Permanent electrospun superhydrophobic hybrid nanocomposite fibers for atmospheric fog harvesting

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Uddin, M. Nizam
Asmatulu, Ramazan

The scarcity of pure drinking water has been one of the major humanitarian challenges in the globe. The world population growth, urbanization, and depleting water resources are deteriorating the water quality and global climate change has also intensified this crisis especially in countries with arid and semi-arid regions. The present study investigated the availability and practical use of nanomaterials and membranes for the collection and production of pure drinking water from various natural sources. The polyacrylonitrile (PAN) and recycled expanded polystyrene (EPS) based nanofibers with the combination of microparticles and nanoparticles to fabricate hierarchical structures where structural features of both the beetle’s back and spider silks were integrated. The fiber's morphology, surface hydrophobicity, crystal structure, and fog harvesting capacity of the nanocomposite fibers were investigated. The experimental tests of these superhydrophobic nanocomposites demonstrated the feasibility of the freshwater production with the daily water productivity of more than 1.49 liter/m2 of nanocomposites. It is estimated that the materials cost of making such nanocomposites to supply minimum daily water consumption for a household with 2 members (i.e., 6 liters) is only $4.96 (USD). The recycled EPS nanocomposite fibers also displayed superhydrophobic characteristics with a water contact angle of 152.3° and the feasibility of the freshwater production with the daily water productivity of more than 1.35 liter/m2. Besides, PAN/ Acrylamide monomer (AM) based hybrid hydrogel is also synthesized and investigated its water vapor harvesting capacity where relative humidity (RH) is typically low and it can be driven by the abundant source of solar-thermal energy with higher efficiency. Also, some important recommendations are made based on our research results and current practices of nanotechnology applications in the water production industry for freshwater production.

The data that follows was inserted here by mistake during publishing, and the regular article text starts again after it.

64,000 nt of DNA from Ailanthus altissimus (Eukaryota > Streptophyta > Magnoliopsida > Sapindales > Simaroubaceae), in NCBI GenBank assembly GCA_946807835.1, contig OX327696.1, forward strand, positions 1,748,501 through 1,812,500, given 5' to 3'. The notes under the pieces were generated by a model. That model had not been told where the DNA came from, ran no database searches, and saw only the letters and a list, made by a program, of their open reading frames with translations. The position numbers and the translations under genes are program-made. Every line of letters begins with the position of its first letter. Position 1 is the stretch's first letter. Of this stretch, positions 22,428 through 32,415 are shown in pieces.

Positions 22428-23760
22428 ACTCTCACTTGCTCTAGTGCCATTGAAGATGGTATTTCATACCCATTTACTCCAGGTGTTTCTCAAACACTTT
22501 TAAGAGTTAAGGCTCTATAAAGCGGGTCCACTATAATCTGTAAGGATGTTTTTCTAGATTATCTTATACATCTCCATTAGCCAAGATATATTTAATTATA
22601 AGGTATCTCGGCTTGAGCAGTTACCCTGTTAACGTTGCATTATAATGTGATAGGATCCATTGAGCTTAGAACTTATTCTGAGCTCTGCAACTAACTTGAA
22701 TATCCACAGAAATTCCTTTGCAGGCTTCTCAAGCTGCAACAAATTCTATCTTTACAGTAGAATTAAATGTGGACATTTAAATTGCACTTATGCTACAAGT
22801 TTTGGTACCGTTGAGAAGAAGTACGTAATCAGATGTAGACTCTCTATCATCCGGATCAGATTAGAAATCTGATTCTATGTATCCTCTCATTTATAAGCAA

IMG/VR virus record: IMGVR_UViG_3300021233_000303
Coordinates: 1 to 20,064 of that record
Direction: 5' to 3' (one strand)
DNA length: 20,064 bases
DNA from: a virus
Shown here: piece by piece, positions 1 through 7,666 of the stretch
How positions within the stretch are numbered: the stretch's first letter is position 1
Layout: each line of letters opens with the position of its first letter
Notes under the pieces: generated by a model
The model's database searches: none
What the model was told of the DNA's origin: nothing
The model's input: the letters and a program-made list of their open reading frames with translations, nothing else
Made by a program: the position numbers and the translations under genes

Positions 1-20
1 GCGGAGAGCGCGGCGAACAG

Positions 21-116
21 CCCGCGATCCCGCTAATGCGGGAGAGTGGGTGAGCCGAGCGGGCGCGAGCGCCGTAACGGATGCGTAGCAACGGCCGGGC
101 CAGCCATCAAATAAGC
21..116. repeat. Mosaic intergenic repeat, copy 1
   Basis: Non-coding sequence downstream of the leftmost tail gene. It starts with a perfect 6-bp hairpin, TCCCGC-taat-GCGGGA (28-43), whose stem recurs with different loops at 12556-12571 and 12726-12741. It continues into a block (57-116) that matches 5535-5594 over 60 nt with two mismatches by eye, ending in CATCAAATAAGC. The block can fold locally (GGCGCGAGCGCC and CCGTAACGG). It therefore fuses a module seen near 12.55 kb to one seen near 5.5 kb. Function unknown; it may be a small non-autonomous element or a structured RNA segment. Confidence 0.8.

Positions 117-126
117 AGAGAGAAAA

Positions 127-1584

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Thesis (Ph.D.)-- Wichita State University, College of Engineering, Department of Mechanical Engineering